Snap Gets An UPGRADE, Know This
Every day, Wall Street analysts upgrade some stocks, downgrade others, and “initiate coverage” on a few more. But do these analysts even know what they’re talking about? Today, we’re taking one high-profile Wall Street pick and putting it under the microscope…
Flat over the past year, and underperforming the S&P 500, Snap (NYSE:SNAP) stock continues to trade well below its $17 IPO price — but there’s good news, too.
Less than two weeks ago, Snap received an endorsement from analysts at Pivotal Research, who upgraded the Snapchat operator to buy with a price target of $17.25. The news was good enough to push Snap up 8% in a day, and now it seems investors may be treated to a repeat.
Upgrading Snap stock
This morning, analysts at Aegis Capital echoed Pivotal’s endorsement, adding their own buy rating on Snap (this time with a $17 price target).
This is a curious development, as by its own admission, Aegis says that it has been “skeptical of Snap’s ability to drive user growth, concerned that the ad platform was inferior to competitors in terms of targeting and analytics, and concerned that there was no clear path toward profitability and positive cash flow inflection.” Accordingly, Aegis has refrained from rating Snap a buy ever since its IPO way back in March 2017 — till today.
So what has changed?
Reasons for upgrading
“[I]ncreasing per-user engagement,” “increasing advertiser interest,” and “revenue expansion opportunities” are all working to Snap’s benefit, argues Aegis, adding up to “improving” fundamentals for the stock that make it a buy. Additionally, says the analyst, Snap has so far managed to stay out of the headlines as regulators push to punish social media companies like Facebook for imperiling the privacy of user data, making it arguably a safer social media stock to invest in.
Backing up Aegis’ thesis, although some analysts believe that Snapchat is losing ground to Facebook’s Instagram, which has been growing user engagement, Snap management insists that its own “engagement trends” are positive “across the board.”
In Q1, Snap reported that average revenue per user (ARPU) grew 34% in North America — and twice that outside of the U.S. And while the company remains far from profitable, its cash-burn rate and operating losses both diminished significantly (down 71% and 19%, respectively) in the quarter.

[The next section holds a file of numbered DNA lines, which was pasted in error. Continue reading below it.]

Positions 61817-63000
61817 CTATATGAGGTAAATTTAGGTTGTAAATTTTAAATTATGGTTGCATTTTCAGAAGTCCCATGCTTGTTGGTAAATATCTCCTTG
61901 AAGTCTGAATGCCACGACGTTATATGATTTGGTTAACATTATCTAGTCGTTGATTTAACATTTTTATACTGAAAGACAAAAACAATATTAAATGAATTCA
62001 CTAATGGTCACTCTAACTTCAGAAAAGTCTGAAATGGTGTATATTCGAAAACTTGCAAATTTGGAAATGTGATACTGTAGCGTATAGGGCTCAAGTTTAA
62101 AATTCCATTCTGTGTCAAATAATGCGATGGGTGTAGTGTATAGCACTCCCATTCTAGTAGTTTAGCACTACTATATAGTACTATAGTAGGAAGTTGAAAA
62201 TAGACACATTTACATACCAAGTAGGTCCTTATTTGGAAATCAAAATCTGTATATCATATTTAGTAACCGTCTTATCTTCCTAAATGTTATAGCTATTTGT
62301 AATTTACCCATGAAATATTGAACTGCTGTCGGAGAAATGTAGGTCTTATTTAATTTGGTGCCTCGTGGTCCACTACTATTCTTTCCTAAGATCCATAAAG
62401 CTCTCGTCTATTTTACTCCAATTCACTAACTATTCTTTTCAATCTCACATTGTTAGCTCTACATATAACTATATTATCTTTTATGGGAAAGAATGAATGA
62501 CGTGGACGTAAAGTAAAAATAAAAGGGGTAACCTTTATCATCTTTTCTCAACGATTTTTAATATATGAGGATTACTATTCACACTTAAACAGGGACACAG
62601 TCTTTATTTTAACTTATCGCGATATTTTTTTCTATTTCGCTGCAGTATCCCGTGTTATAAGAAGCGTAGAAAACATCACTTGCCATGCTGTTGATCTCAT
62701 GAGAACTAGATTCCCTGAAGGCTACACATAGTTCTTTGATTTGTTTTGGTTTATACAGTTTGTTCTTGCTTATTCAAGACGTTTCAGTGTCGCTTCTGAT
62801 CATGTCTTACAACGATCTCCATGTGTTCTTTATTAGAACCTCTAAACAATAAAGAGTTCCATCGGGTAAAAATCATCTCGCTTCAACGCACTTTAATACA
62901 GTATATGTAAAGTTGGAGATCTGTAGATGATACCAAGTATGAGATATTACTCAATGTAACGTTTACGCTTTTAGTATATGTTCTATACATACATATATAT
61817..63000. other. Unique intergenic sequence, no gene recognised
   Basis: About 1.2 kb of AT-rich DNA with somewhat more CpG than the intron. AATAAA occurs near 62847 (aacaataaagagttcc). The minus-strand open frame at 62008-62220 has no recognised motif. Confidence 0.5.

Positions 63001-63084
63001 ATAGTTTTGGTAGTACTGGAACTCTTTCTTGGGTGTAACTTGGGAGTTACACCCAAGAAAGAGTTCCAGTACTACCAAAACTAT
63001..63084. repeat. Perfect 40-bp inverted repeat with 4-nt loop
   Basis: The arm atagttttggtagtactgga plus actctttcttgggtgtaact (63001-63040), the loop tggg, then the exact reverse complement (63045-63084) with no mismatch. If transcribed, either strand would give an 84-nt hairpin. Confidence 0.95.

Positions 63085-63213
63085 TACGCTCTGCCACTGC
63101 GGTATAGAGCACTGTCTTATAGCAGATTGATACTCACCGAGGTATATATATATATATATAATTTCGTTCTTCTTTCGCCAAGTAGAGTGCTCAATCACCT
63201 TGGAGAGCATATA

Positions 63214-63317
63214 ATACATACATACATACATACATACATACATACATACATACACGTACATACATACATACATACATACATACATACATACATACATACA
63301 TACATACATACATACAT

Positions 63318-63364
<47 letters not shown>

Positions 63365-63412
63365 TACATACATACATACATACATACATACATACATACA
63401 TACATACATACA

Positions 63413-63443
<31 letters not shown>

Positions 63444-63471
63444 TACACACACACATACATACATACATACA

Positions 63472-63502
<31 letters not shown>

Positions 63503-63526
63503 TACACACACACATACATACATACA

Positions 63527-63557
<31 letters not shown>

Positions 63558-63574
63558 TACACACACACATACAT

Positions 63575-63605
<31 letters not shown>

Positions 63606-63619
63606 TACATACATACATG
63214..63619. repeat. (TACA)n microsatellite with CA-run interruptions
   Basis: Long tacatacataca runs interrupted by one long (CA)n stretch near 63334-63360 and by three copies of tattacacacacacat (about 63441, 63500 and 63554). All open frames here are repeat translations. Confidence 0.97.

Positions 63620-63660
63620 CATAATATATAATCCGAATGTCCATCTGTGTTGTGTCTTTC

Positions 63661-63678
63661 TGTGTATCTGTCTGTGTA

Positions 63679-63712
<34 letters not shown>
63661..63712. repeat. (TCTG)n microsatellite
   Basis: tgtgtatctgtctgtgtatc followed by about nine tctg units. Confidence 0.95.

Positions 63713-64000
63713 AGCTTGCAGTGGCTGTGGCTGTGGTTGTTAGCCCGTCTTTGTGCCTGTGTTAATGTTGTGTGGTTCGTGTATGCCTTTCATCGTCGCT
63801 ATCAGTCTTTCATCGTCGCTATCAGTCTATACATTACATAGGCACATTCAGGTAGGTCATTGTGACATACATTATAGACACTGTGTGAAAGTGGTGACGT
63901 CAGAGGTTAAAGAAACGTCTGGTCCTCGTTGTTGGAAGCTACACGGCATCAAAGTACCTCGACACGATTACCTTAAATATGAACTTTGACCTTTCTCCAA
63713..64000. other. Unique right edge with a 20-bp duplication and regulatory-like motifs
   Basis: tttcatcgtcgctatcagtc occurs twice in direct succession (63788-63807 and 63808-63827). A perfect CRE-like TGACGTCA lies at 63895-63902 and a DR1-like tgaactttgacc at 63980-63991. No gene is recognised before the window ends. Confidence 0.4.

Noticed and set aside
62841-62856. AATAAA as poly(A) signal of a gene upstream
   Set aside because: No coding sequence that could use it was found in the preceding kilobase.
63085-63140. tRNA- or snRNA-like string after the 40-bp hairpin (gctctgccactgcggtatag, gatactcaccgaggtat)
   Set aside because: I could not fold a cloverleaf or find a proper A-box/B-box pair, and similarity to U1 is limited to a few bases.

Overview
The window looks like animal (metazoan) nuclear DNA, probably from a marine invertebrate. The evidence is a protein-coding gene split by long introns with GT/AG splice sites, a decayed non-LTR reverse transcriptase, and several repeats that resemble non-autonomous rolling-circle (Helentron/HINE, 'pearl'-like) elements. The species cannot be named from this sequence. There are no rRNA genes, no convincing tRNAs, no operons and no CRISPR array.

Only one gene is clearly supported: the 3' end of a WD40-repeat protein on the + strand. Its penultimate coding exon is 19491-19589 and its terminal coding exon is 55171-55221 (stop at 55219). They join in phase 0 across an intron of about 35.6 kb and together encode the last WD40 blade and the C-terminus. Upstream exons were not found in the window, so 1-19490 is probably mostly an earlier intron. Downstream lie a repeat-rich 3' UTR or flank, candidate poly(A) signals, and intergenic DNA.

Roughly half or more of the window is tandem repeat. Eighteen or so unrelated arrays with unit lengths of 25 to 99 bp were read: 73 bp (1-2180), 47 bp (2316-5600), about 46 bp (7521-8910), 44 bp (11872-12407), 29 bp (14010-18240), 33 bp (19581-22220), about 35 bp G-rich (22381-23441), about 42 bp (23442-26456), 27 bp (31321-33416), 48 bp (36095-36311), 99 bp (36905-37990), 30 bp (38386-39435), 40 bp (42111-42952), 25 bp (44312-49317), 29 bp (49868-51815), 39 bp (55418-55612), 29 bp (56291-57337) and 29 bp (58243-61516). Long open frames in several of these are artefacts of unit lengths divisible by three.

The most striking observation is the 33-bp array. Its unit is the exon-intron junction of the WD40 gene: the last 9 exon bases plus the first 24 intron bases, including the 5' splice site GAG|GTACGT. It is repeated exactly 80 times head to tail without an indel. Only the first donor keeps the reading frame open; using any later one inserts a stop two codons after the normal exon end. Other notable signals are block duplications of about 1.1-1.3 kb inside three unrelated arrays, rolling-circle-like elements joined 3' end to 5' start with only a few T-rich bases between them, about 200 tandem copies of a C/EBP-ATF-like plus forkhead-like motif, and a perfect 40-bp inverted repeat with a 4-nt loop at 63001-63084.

At the same time, the company is exploring new revenue opportunities through a partnership with Zynga to offer a mobile “top-down multiplayer shooter” called Tiny Royale on its new Snap Games platform. And last month, The Wall Street Journal reported that Snap is in talks with music labels to license the use of songs in Snap posts — perhaps hoping to mimic the success of TikTok.
What investors say
Admittedly, Snap’s success is no sure thing, regardless of what Pivotal and Aegis may think.
Yes, revenue growth has helped Snap to limit its losses and turn down the fire on its cash-burn rate. But growing revenue even more by creating a gaming platform and licensing music are both likely to come with additional costs, which could imperil the cost-cutting success the company saw in Q1.
Accordingly, even though most analysts who follow the stock predict continued improvements on Snap’s income statement over the next several years, the consensus (according to data from S&P Global Market Intelligence) is that the company still won’t turn GAAP profitable before 2023 at the earliest — and won’t stop burning cash before 2022. Management may shed some more light on this timeline when it next reports earnings, but seeing as Q1 results came out only in late April, it’s probably going to be another month or so before we get any additional details from executives.